Want to adopt this trail? Become an Ambassador!

New Hampshire

Mud Pond Trail

A wheelchair accessible trail and boardwalk to a northern white cedar and black spruce seepage swamp and a fen around Mud Pond.

photo: Wheelchair accessible Mud Pond Trail.

Length: 0.60 miles
Loop Trail? No
Type: Nature Trail
Agency: U.S. Fish & Wildlife Service
Entry Fee? No
     There is no fee for use but we encourage visitors to purchase Duck Stamps How?

Parking Fee? No

Allowed Uses:

Pedestrian - Walking/Hiking/Running
Snow - Snowshoeing
Wildlife Observation

See more details.

Become an NRT Ambassador

Join a cadre of volunteers to help improve the data on this trail.


Location: Pondicherry National Wildlife Refuge near Jefferson, New Hampshire.
State(s): New Hampshire
Counties: Coos
Longitude: -71.51318
Latitude: 44.39722

Driving Directions

From Jefferson, NH take Route 116 west 3 miles to the Mud Pond Trailhead.


The Mud Pond Trail is on the Pondicherry Division of the Silvio O. Conte National Wildlife Refuge and is universally accessible. The trail was constructed by the Youth Conservation Corps, US Fish and Wildlife Service staff and volunteers from the Friends of Pondicherry over a five summer period. The trail has a 900 foot long raised boardwalk with rest stops that offer extraordinary views of a boreal forest and wetland communities.

Visitors walk through a forest community uncommon to the Connecticut River Valley to a beautiful pond and fen deep within the refuge. Benches allow visitors to sit and observe the wildlife, plant communities, and scenery. Mud Pond is home to three carnivorous plants and unusual wildlife for this part of New England, including Arctic Jutta butterfly, black-backed woodpecker, gray jay, boreal chickadee, yellow-bellied flycatcher, and palm warbler. Moose, black bear, and snowshoe hare are sometimes seen along the trail.

The trailhead was built on a restored log landing and some of the trail follows old logging roads that are being restored. The boardwalk portion is in older forests that have not been harvested for over a century. The trail takes visitors, including those in strollers and wheelchairs on a unique raised boardwalk providing an experience, found nowhere else in New Hampshire. The trail is located in the White Mountains of New Hampshire where opportunities for wheelchair accessible trails in this mountainous region are limited. The trail is used by local residents, visitors staying at nearby resorts, school groups families with children in strollers, and people confined wheelchairs.
The future plan for the trail is to provide interpretive panels and online resources to help visitors understand the ecology and history of this area.

Additional Details

Width: 56 inches.
Primary Surface: Crushed Rock
Secondary Surface: Boardwalk

Average Grade: 2%
Maximum Grade: 3%
Elevation Low Point: 1,134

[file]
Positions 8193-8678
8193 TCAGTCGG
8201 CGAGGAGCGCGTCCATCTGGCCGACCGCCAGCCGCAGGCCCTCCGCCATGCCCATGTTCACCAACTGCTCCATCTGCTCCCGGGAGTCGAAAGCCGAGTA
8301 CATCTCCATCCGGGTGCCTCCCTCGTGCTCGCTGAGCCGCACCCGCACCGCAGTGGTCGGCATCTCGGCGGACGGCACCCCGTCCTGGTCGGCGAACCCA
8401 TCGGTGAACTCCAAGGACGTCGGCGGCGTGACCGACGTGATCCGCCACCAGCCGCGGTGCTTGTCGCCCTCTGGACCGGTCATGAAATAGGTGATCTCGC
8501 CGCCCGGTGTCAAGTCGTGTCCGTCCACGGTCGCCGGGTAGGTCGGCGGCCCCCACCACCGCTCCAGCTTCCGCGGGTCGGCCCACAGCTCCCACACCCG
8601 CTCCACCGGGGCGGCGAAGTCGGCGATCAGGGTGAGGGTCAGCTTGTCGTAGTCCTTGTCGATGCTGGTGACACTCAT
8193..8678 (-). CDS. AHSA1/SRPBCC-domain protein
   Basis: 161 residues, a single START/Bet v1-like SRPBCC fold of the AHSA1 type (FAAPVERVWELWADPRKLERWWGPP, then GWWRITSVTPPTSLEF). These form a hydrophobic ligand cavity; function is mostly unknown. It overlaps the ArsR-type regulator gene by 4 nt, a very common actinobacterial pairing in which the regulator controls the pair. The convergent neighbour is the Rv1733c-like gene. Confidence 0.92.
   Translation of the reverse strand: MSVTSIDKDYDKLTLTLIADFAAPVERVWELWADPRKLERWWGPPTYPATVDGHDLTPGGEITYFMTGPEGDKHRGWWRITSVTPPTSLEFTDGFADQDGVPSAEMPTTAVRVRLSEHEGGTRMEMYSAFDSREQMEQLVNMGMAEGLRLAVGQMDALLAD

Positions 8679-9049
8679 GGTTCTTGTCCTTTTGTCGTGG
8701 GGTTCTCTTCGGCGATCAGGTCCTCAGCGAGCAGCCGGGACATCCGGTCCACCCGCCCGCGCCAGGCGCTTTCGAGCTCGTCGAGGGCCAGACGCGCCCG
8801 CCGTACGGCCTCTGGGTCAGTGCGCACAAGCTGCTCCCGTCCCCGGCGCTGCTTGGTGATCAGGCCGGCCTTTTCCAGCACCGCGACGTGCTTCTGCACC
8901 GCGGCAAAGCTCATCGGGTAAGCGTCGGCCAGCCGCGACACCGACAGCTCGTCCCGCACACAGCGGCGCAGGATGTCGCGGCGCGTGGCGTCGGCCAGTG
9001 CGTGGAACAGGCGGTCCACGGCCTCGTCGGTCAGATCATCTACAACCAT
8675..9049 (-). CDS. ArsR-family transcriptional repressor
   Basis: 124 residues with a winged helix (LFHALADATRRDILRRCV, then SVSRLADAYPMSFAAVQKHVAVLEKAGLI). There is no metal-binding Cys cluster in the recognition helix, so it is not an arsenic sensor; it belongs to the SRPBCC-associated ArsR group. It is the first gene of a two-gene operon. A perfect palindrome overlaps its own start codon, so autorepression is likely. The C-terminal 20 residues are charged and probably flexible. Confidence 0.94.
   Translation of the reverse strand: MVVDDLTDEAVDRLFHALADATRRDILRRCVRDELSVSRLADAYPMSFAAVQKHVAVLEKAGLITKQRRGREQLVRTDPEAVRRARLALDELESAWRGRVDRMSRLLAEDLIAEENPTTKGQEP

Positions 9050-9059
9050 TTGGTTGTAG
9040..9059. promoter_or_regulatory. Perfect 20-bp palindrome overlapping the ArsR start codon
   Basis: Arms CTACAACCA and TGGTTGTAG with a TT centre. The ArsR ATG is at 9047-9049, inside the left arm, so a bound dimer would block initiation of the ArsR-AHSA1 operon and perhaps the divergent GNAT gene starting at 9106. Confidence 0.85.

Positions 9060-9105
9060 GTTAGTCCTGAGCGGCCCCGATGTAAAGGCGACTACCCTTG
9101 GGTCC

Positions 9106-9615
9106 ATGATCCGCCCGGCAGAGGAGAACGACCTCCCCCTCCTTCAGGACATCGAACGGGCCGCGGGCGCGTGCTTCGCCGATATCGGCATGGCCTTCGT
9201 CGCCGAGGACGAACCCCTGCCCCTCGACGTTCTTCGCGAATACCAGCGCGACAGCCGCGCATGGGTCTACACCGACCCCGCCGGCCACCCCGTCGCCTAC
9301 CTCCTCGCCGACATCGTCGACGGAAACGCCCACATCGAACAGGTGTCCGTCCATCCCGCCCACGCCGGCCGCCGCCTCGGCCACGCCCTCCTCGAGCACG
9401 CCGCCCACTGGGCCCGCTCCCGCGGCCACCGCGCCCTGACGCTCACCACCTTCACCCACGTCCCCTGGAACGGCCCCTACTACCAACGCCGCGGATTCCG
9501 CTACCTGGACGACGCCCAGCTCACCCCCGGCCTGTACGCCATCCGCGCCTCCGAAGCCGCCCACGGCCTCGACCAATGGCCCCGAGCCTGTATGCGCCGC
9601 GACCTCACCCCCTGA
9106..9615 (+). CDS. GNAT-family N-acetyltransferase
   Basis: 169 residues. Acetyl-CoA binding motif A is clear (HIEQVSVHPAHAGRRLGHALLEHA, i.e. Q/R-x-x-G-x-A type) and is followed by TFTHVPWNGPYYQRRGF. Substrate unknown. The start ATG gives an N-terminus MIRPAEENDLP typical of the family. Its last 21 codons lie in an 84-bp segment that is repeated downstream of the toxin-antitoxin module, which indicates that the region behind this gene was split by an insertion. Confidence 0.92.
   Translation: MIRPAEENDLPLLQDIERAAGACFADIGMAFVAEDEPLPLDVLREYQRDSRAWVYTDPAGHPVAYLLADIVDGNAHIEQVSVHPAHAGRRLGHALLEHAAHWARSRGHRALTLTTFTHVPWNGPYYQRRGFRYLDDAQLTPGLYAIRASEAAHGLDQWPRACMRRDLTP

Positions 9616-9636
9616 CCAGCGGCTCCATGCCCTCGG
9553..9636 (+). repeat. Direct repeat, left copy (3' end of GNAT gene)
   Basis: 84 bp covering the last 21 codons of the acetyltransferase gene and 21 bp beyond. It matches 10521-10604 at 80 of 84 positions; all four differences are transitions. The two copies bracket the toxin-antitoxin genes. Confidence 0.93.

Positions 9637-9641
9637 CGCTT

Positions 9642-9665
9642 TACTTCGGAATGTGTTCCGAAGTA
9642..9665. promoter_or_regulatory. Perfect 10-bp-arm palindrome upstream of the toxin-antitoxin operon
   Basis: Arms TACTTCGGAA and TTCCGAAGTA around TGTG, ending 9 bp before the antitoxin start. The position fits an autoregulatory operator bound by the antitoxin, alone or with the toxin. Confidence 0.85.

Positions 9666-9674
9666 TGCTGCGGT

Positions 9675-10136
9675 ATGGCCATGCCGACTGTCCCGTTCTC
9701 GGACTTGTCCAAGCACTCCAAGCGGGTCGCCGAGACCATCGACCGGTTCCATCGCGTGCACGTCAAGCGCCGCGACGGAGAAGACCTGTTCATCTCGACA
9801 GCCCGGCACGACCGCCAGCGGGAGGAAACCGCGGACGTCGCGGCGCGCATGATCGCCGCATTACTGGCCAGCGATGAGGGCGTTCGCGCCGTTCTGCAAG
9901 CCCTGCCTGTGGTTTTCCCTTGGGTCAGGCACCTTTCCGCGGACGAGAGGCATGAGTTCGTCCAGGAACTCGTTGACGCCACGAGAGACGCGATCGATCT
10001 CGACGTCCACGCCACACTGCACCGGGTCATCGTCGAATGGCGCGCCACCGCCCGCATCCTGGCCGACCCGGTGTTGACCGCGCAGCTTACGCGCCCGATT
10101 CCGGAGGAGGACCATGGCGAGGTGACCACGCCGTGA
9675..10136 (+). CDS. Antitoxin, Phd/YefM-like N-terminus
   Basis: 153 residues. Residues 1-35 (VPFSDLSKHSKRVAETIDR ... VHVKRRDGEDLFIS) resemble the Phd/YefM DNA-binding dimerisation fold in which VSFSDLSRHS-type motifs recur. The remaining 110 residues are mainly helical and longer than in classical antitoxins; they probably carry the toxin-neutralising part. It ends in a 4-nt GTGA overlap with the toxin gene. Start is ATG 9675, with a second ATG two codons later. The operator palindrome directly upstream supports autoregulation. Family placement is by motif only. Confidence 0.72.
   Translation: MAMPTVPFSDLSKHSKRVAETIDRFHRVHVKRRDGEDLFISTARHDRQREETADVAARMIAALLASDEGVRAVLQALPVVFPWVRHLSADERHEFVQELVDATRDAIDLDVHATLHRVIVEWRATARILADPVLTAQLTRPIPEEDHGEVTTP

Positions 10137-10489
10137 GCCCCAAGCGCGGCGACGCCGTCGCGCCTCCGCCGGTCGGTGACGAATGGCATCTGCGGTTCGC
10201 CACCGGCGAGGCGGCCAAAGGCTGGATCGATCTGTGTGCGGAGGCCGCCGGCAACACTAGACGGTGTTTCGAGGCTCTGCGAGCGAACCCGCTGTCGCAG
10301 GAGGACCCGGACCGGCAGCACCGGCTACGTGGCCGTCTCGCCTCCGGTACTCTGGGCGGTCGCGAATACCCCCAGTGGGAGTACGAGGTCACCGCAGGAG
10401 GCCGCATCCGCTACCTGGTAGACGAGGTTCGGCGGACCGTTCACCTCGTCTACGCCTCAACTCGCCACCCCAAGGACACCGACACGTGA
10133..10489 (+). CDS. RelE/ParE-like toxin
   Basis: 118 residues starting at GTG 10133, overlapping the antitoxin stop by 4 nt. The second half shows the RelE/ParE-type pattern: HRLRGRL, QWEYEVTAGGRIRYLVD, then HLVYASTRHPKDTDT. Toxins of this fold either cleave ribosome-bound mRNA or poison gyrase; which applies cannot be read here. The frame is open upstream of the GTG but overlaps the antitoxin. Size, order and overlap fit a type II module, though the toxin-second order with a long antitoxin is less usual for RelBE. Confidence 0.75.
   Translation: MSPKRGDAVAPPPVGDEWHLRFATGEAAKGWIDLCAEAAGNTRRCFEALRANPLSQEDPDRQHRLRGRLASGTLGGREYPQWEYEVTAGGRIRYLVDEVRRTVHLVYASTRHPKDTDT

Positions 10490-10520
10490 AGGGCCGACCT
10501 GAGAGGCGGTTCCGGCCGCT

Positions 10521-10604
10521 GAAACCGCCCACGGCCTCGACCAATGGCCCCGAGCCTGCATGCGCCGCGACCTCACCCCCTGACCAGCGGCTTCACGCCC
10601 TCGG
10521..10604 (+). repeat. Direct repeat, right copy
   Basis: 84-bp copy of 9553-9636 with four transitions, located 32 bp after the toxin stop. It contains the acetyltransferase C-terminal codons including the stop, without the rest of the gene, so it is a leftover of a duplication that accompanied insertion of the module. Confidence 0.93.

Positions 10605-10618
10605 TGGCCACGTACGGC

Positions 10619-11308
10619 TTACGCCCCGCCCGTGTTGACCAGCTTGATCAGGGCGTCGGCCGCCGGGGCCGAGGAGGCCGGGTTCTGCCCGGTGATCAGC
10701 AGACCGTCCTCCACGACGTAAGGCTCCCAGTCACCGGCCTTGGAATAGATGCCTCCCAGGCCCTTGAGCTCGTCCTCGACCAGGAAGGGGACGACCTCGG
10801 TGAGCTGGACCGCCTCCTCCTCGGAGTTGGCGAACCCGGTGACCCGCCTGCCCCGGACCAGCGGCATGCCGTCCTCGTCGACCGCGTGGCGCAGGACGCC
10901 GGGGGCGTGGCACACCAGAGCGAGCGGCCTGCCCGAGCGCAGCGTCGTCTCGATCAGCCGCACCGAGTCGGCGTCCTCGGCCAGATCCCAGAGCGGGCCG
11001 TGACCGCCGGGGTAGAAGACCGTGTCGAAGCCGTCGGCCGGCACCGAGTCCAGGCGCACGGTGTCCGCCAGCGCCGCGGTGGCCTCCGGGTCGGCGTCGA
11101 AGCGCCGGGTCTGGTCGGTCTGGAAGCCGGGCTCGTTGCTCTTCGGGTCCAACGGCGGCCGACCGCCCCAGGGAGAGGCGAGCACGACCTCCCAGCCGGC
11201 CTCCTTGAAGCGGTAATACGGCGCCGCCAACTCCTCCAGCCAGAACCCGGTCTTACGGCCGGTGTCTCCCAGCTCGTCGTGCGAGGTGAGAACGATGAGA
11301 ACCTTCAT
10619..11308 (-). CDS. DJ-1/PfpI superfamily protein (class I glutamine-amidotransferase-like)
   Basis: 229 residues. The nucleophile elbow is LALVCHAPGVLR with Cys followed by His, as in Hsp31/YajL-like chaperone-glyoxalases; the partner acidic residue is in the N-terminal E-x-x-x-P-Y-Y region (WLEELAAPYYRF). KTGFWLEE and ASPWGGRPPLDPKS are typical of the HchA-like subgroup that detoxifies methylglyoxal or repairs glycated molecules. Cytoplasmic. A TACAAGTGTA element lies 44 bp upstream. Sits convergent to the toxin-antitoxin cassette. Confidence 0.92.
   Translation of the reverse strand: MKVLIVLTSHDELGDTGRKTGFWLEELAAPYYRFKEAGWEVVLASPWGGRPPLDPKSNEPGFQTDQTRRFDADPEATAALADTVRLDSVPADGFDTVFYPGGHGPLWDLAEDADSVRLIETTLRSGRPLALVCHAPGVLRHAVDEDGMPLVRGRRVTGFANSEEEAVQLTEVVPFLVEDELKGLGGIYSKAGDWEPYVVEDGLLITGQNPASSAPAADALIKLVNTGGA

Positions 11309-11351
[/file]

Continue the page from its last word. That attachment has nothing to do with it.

Elevation High Point: 1,204
Elevation Gain (cumulative): Not Available

Year Designated:

Supporting Webpages and Documents

Brochure: Interesting Facts about the Mud Pond Trail.
Website: American Trails Featured NRT

Contact Information

For more information and current conditions, contact the trail manager (listed below). For questions, suggestions, and corrections to information listed on the website, contact American Trails.

Public Contact:
Barry Parrish
Refuge Manager
US Fish and Wildlife Service
103 East Plumtree Road
Sunderland, MA 01375
(413) 548-8002
[email protected]



Picture of Cotton Grass at Mud Pond.

Picture of Cotton Grass at Mud Pond.

Snowshoe Hare on Mud Pond Trail.

Snowshoe Hare on Mud Pond Trail.


Boardwalk on the Mud Pond Trail on a rainy day.

Boardwalk on the Mud Pond Trail on a rainy day.

Rhodora at Mud Pond.

Rhodora at Mud Pond.


Observation platform at Mud Pond.

Observation platform at Mud Pond.

Wildlife Crossing on Mud Pond Trail Boardwalk.

Wildlife Crossing on Mud Pond Trail Boardwalk.


Wheelchair accessible Mud Pond Trail.

Wheelchair accessible Mud Pond Trail.

Trailhead. Photo by Janie Walker.

Trailhead. Photo by Janie Walker.


Mud Pond Trail, trip date November 2020

This is an easy, short, probably wheelchair-accessible, wide-path walk through the forest to a pond. The boardwalk portion is a beautiful piece of construction. It's secluded and lovely.

July 21, 2021


Love this trail

While I am an experienced hiker, the ease and length of this path are quite enjoyable. It is just long enough to get in a nice little walk. At the end of the trail the payoff is beautiful. I have never seen a moose out there but I’m sure they are lurking behind the scrub brush somewhere. Great care and attention to detail was used in constructing this path and it is a joy to visit.

March 26, 2018



Suggest an Edit

Do you see a problem with this trail data? Contact us below: